There has been a spate of hacking against a popular open source software package called Joomla using a password forgery hack to reset the administrative password on your Joomla powered site.
This hack was originally reported and fixed August 12th 2008 on the Joomla web site, but many sites have been hacked fairly badly to serve up malware and other nasty bugs for those sites that did not upgrade their systems in time. The problem is that there is not a specific patch for this issue, rather you need to upgrade to Joomla version 1.5.6, so those using a hosting companies package, are not able to update or just are not paying enough attention to contact the ISP to update the package. In this case, the user is truly on their own if the ISP is providing the Joomla package. Joomla reports that:
A flaw in the reset token validation mechanism allows for non-validating tokens to be forged. This will allow an unauthenticated, unauthorized user to reset the password of the first enabled user (lowest id). Typically, this is an administrator user. Note, that changing the first users username may lessen the impact of this exploit (since the person who changed the password does not know the login associated with the new password). However, the only way to completely rectify the issue is to upgrade to 1.5.6 (or patch the /components/com_user/models/reset.php file). Affected Installs are all 1.5.x installs prior to and including 1.5.5 are affected. Source: Joomla SecurityHowever, belsec reports that there are deep issues with the fix/workaround for this issue.
When an exploit is out it is a ratrace between the vulnerable and the attackers. It is the enormous responsability of the distributors of the software to get out the patch and to manage the operation untill the situation is under control again. This is not the case with Joomla and this seems to be growing out of control. The problem for the security community is that now a whole infrastructure of hacked websites is being set up that can be used to install viruses, illegal downloads, spamming pages, attack scripts and whatever you would like to place on another page and not your own. Source: BelsecWhile many of us are familiar with the release patching system, an upgrade to a completely new version, even a minor version can be difficult. This is not an easy issue, it is like getting some 200 patches from Oracle, you have to test the system, make sure that things cross over well, make sure that all the dependencies are addressed and if needed, ramp up some internal coding sources to fix or address the dependencies. Changing the first user name is an ok way of doing things if people remember that they changed their login name. If the install is an older install, there are dependencies in the naming convention if there is remote management involved, or using bad coding practices, remote systems that latch onto Joomla in an automated fashion to gather data. Those dependencies are also something that needs to be address. There is also a chunk of code that can be used to reset the token authorization number to !=32, however that can be generally faked in your own hacking code to always return any number but 32, and continue hacking the Joomla system. This is not a security patch, this is a code work around that is easily used for hacking.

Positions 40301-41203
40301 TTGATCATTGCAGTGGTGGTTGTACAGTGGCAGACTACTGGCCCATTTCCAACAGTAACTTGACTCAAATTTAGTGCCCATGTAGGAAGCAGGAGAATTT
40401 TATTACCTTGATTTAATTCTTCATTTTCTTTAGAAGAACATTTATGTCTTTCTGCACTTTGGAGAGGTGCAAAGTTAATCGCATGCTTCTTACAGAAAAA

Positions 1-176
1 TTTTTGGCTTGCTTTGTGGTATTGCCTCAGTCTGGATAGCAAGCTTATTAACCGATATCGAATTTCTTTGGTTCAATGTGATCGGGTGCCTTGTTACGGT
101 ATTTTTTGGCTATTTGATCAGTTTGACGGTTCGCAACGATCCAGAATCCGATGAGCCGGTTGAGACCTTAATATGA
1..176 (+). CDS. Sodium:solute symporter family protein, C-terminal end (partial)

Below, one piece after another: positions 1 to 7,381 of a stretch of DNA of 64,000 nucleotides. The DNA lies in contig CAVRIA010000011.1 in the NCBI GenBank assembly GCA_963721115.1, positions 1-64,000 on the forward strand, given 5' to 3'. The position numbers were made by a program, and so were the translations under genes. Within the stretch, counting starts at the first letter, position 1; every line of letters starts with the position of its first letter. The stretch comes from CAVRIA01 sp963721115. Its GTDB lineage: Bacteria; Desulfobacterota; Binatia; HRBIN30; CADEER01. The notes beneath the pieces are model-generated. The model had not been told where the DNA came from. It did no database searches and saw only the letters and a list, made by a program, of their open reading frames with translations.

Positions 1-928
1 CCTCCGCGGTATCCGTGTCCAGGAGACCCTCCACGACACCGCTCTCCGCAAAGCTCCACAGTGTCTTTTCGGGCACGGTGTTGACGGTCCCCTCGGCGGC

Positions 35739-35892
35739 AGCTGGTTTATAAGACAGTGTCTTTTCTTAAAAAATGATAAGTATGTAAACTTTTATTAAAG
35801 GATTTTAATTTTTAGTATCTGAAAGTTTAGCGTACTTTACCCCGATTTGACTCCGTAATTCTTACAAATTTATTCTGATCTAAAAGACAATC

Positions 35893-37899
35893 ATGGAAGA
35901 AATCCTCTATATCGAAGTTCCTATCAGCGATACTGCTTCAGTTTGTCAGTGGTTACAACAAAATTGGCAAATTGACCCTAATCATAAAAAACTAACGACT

While belsec rails against the amount of time it has taken Joomla users to update their systems, especially those Joomla installs that are packaged as part of an ISP package, there is not much users will be able to do here, as it will fall to the ISP to do the updates across all the installs.
About the Author:
Dan Morrill runs Techwag, a site all about his views on social media, education, technology, and some of the more interesting things that happen on the internet. He works at CityU of Seattle as the Program Director for the Computer Science, Information Systems and Information Security educational programs.